Military Merit Cross, Type I, Civil Division, Cross (with diamonds)
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This decoration was founded by Emperor Franz Joseph I. It was awarded to Officers in the Austrian Army who displayed extraordinary courage and merit in wartime, or who rendered outstanding service in peacetime. This decoration was awarded in one class, originally with no differences between the civil and military award. It was worn on the Bravery Medal Ribbon.
On January 12, 1860, an Imperial decree added a War Decoration to the cross for recipients that had courageously faced the enemy during wartime. The War Decoration is a gilt laurel wreath that is attached between the cross arms. The general appearance of the decoration was altered as well, with white enamel being added into the arms of the cross and into the central medallion.
From 1860 onward the peacetime awards do not feature a gilt laurel wreath, and the wartime awards featured a laurel wreath.
After the outbreak of the First World War, significant changers were made to the order, and the structure was altered, making it more like an order. On September 23, 1914, a I and II Class were added to the existing cross, which became the III Class medal. The II Class is larger and was worn around the neck, and the I Class was a pin to be worn on the left side of the chest. These differed in appearance from the original decoration in the gold-plated inscription VER DIENST. Medals with War Decorations were awarded, but it was necessary to indicate whether the recipient already had a lower class with ‘war decoration’.
The I Class war decoration of lower grade was a green enamelled laurel wreath attached around the central medallion (the war decoration of the II Class) or a gold-plated wreath attached around the central medallion (the war decoration of the III Class). In December 1916, swords were added. The III Class, swords were attached to the triangular ribbon. The I and II Class decorations received the crossed swords through the body of the cross. The lower grade swords are made of oxidized silver. The I Class was ranked just below the Order of St. Stephen Grand Cross, and the II Class was ranked just below the Commander.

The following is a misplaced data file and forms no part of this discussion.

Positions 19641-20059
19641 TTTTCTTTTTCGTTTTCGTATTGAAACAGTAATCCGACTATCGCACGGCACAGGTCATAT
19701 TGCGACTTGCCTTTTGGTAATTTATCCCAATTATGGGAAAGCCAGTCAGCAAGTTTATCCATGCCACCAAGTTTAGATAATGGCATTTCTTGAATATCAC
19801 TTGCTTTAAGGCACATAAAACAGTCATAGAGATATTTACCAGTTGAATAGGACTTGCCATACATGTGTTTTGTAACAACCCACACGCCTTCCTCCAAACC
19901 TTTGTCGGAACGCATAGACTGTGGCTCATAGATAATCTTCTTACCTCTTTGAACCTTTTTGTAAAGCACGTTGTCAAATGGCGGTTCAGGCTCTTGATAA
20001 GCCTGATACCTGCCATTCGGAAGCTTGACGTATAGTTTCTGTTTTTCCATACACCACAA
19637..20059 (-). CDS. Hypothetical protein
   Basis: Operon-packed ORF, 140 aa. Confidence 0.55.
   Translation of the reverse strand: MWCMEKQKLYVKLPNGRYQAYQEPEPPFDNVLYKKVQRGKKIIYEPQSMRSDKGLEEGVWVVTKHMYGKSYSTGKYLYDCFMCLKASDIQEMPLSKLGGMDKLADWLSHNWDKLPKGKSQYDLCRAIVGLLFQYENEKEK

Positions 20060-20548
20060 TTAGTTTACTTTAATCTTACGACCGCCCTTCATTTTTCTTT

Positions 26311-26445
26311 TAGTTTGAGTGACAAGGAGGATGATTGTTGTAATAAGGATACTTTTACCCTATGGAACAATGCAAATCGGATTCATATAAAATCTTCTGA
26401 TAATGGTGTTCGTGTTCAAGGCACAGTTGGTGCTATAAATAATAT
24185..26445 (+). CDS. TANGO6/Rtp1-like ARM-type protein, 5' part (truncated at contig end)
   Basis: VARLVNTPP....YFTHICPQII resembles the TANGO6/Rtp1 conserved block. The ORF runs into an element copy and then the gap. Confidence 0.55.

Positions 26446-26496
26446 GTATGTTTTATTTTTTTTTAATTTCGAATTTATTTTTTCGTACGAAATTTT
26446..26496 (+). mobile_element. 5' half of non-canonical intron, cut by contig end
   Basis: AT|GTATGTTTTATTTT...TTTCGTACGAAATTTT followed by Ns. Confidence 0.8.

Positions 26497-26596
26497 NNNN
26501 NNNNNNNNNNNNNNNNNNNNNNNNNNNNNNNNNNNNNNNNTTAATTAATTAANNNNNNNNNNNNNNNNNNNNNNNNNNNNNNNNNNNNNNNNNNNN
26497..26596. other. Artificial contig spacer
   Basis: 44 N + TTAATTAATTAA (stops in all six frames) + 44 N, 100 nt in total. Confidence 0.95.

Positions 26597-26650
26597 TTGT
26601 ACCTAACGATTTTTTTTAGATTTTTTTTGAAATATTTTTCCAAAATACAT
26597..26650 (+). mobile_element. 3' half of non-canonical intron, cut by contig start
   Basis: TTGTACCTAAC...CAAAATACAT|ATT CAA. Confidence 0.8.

In the middle of 1917, it was decided that the Military Merit Cross could be awarded multiple times, depicted by a golden bar attached to the ribbon. In March of 1918, it was announced that the II Class could be bestowed a second time, denoted by a green enamelled laurel wreath applied between the cross and the suspension ring.
A ‘small decoration’ was added for the I and II Class, which consisted of a Military Merit Cross 3rd Cross (with or without war decoration) with the appropriate miniature attached to the ribbon.
The Military Merit Cross was dissolved when Austria became a republic, but some awards were retroactively conferred by the ‘Heller Commission’ in post-war years between 1918-1922.
The Type I crosses present the inscription VER DIENST on the obverse and has a plain silver reverse. They are attached to a fluted suspension ring connecting the eyelet and the ribbon.
The Type I Military Division presents the same cross as the Civil Division but have a gold-green alloyed laurel wreath in four parts inserted between the arms of the cross. The green alloyed pieces were usually made of gold that had been alloyed with silver and cadmium to give a green tone. Shortly afterwards, white enamel was added to the plain areas of the cross to minimize silver tarnishing.
The Silver Cross (with diamonds) was awarded from 1856 onward to high ranking military personnel. One example is Archduke Albrecht of Austria-Teschen, an Austrian Field Marshal who was awarded the Type I Silver Cross (with diamonds). There were approximately 23 Silver Cross/I Class Cross (with diamonds) awarded by the end of the Monarchy.
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